In the International Labour Report on Maternity and Paternity at work[1] it is stated that “in addition to maternity leave, access to other kinds of family leave to care for new born and young children is important for a worker’s ability to reconcile work and family life.” These leave provisions include paternity leave, parental leave and adoption leave.  “Paternity leave” is usually a short period of leave to care for the child and the mother around the time of childbirth.  “Parental leave” tends to be a longer period of leave to care for the child beyond maternity or paternity leave and is typically available to one or both of the parents, allowing them to take care of an infant or young child over a period of time, usually following the maternity or paternity leave period.  “Adoption leave” provides time for parents to care for their adopted children.[2]

However this too fails to allow for a parent to provide maternal benefits in the non-traditional family settings.  Furthermore, paragraph 10(3) of Recommendation No. 191 states that “the employed mother or the employed father of the child should be entitled to parental leave during a period immediately following the expiry of maternity leave”, again limiting the provision of parental leave to the mother who gives birth to her own child and subsequently cares for the child.  In South Africa, parental leave may fall under “family responsibility leave” which in terms of the BCEA is limited to a period of 3 days for specified instances only and is granted to male and female employees employed for longer than 4 months and who work at least 4 days a week.  Given that its usage is broader than what is normally defined as parental leave, in addition to when a child is born or sick, it can also be taken in the event of the death of a spouse or life partner, child, grandchild or sibling.  This leave is therefore insufficient for a parent in a non-traditional family setting to provide the maternal benefits that a child needs.

Paragraph 10(5) of Recommendation No. 191 provides for adoption leave which provides that “where national law and practice provide for adoption, adoptive parents should have access to the system of protection offered by the convention, especially regarding leave, benefits and employment protection.”  In some countries, adoption leave provisions have been enacted that are similar to, or the same as, the provisions for maternity or parental leave.[3]  This includes countries such as Senegal, the United Kingdom, Colombia and Brazil.[4]  This kind of leave could therefore provide for a parent to be granted leave to provide a child with “maternal benefits” in non-traditional families.  The problem that has arisen with this type of leave is that it typically requires “proof of adoption” to be provided by the parent.  This does not pose a problem for a parent adopting a child, however, in the case of surrogacy this is not always possible depending on the laws governing surrogacy in each country and in particular, whether surrogacy is recognised or not.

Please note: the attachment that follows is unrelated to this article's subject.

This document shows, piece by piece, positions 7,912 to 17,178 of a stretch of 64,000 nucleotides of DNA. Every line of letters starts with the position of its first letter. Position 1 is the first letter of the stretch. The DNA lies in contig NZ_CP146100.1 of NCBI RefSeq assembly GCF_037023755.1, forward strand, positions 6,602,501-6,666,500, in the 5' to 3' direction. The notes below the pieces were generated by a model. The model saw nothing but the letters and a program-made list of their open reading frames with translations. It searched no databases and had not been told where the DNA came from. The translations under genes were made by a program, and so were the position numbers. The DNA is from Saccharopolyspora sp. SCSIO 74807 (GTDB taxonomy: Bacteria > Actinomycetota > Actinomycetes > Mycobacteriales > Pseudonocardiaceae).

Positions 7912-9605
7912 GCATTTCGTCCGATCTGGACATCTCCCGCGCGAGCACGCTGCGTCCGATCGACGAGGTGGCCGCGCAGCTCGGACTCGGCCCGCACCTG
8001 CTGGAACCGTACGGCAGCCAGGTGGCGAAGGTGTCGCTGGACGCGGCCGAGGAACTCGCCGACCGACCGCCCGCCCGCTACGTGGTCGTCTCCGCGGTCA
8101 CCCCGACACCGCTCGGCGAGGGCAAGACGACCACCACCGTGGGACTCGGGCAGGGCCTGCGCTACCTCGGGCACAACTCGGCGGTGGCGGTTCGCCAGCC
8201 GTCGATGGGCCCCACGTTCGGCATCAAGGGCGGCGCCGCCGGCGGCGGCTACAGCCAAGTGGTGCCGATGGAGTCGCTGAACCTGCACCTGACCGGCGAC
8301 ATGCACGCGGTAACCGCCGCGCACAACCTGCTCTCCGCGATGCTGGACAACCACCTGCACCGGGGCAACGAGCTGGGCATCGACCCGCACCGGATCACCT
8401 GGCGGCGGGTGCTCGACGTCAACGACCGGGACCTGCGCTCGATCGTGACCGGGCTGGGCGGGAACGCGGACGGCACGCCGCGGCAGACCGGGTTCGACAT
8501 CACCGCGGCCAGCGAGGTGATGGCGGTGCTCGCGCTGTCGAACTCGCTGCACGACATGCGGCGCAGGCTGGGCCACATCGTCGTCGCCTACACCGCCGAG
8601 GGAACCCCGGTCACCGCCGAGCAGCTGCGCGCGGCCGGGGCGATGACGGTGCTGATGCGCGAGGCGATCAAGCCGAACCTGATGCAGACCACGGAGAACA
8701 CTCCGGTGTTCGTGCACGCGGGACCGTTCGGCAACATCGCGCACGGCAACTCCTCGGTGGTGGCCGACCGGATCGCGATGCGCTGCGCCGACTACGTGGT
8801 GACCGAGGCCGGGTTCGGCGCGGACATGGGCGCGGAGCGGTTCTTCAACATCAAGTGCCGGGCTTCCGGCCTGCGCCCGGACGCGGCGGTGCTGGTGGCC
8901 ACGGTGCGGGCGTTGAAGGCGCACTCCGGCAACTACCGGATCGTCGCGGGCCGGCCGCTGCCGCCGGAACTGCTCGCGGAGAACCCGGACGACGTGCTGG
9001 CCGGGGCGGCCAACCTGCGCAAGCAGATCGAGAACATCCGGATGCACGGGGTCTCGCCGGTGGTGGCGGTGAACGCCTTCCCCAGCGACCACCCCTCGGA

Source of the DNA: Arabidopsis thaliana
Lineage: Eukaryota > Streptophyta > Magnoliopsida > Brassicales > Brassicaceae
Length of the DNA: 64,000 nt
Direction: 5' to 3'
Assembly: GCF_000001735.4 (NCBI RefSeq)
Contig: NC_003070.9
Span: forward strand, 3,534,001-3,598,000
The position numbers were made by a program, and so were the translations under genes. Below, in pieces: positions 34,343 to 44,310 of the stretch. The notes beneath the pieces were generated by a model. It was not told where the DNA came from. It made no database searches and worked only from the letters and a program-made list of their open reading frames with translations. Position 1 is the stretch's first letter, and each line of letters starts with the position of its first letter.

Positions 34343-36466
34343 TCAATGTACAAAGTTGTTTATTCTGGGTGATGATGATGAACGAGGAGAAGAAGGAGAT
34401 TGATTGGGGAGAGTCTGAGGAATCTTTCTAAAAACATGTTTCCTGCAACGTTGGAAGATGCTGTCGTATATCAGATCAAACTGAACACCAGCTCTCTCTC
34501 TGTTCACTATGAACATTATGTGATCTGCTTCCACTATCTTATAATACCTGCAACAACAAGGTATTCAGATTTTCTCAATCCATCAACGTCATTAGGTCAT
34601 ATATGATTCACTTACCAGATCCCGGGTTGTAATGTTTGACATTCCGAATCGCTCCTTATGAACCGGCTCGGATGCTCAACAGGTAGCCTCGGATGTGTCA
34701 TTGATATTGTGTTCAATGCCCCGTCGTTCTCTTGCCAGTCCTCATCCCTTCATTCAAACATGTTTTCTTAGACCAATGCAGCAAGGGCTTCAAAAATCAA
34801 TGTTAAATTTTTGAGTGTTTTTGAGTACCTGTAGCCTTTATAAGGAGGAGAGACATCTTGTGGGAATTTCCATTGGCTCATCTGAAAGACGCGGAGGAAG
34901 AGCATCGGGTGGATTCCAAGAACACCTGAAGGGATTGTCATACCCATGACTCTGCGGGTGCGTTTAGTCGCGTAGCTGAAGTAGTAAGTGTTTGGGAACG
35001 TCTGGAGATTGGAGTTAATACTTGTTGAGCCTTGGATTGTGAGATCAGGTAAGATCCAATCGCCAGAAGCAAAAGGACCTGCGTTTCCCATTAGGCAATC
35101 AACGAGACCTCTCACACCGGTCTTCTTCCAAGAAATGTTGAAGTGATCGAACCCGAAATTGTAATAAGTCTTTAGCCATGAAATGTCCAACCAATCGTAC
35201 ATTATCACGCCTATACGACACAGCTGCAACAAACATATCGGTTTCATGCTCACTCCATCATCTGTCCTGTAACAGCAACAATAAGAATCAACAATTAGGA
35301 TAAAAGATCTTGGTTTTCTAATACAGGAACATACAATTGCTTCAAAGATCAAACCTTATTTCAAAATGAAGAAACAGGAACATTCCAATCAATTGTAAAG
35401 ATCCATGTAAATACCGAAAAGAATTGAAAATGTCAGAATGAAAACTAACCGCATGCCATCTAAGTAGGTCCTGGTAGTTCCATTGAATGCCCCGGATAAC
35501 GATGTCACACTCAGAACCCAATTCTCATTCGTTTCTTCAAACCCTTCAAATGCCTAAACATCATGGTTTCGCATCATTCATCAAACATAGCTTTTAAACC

This difficulty was canvassed in the case of C.D v S.T[5] which was heard in the United Kingdom (“UK”).  The case concerned a couple (male and female) who had entered into a surrogacy agreement, which was recognised under UK law.  However, the Human Fertilisation and Embryology Act 2008 which governed surrogacy provided that the birth mother would be considered as the mother, regardless of whether she was genetically related to the child or not, until an application was made by the intended parents no later than six months following the birth of the child.  This meant that during the first 6 months, the intended parent(s) could not apply for maternity leave, even if the intended parent had immediately taken care of the child and even breastfed the child after birth.  The employer in this case provided for adoption leave, however, they required the parent to provide a “matching certificate” issued by an adoption agency, certifying that the future adoptive parent had been matched with a child for adoption.  While C.D had entered into a valid surrogacy agreement that complied with the Human Fertilisation and Embryology Act and had submitted this agreement in her application for adoption leave, the employer held that the agreement did not meet the requirements of the adoption leave policy as C.D could not provide a “matching certificate”.  While the employer subsequently granted the leave the question still had to be determined for other similar cases that should arise.  The Court in this case took into account the care of the child and who the primary caregiver would be in surrogacy arrangements and held that an intended mother had a right to maternity leave if she takes the child into her care immediately after it is born.  The link granting maternity benefits was made in this case by taking into account whether a mother breastfed or not, and even where a mother chose not to breastfeed, the inherent choice granted to a mother was not to be held against an intended mother in a surrogacy agreement because the care for the child would be the same if the mother took the responsibility of caring for the child shortly after it was born.  This link could be made in this case and even possibly extended to same sex couples if regard is had to the wording of the Human Fertilisation and Embryology Act which provides that the applicants for surrogacy “are husband and wife or in some analogous relationship”.